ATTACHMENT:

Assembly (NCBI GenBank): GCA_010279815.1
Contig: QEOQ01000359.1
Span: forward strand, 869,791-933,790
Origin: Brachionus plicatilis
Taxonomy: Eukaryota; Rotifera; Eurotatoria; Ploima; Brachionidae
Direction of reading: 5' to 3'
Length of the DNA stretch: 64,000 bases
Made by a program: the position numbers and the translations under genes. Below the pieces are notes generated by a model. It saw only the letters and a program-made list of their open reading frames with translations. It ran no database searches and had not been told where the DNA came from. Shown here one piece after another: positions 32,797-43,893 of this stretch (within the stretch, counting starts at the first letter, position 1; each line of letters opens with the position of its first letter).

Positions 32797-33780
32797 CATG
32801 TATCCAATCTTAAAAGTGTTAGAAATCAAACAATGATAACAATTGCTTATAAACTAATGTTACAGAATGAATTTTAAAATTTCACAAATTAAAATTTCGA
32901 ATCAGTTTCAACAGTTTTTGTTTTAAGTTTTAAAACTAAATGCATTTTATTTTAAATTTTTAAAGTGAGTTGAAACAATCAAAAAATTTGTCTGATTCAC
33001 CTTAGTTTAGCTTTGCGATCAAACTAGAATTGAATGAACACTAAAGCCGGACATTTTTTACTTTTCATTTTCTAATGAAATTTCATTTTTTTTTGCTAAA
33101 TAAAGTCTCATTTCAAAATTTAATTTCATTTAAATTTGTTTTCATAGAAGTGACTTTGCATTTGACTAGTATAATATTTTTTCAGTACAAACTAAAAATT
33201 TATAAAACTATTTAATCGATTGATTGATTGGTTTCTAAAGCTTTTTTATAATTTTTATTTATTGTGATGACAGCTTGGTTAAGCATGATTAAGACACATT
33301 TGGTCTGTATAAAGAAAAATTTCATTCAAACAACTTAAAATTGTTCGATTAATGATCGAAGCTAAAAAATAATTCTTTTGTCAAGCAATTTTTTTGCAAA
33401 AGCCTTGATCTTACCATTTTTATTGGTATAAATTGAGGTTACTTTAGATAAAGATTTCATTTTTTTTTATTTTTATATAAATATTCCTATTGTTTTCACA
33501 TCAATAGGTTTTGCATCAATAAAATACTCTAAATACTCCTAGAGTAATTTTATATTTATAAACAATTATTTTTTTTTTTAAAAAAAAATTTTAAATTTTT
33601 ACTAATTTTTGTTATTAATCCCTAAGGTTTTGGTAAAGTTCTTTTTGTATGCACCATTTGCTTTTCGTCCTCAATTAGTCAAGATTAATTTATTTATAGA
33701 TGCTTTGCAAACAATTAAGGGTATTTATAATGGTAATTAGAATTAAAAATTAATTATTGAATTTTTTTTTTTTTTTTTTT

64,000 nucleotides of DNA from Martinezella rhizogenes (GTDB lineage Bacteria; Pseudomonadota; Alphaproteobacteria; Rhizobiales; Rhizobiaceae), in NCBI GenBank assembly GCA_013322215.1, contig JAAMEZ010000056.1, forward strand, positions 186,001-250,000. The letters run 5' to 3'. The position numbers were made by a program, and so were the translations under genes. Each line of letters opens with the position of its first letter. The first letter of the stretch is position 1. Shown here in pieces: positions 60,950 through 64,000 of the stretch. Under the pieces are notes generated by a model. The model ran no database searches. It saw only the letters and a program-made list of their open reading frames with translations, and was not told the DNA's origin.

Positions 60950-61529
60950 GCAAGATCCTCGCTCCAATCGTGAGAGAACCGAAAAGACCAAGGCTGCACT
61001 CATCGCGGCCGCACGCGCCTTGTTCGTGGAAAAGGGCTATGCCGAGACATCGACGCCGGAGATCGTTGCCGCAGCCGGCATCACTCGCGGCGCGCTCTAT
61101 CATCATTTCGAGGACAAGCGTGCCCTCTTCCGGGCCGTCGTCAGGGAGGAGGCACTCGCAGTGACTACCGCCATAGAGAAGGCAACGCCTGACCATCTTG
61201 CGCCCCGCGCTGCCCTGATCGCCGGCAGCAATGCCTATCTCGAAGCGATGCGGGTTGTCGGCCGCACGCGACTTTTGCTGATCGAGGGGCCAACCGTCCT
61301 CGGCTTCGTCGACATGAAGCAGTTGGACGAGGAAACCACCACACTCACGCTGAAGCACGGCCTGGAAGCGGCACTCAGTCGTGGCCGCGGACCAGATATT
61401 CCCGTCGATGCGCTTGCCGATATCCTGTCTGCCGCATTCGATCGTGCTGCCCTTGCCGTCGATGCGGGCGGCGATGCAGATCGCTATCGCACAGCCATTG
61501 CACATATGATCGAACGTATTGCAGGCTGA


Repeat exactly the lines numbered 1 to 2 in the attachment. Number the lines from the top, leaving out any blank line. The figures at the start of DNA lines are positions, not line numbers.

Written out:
Assembly (NCBI GenBank): GCA_010279815.1
Contig: QEOQ01000359.1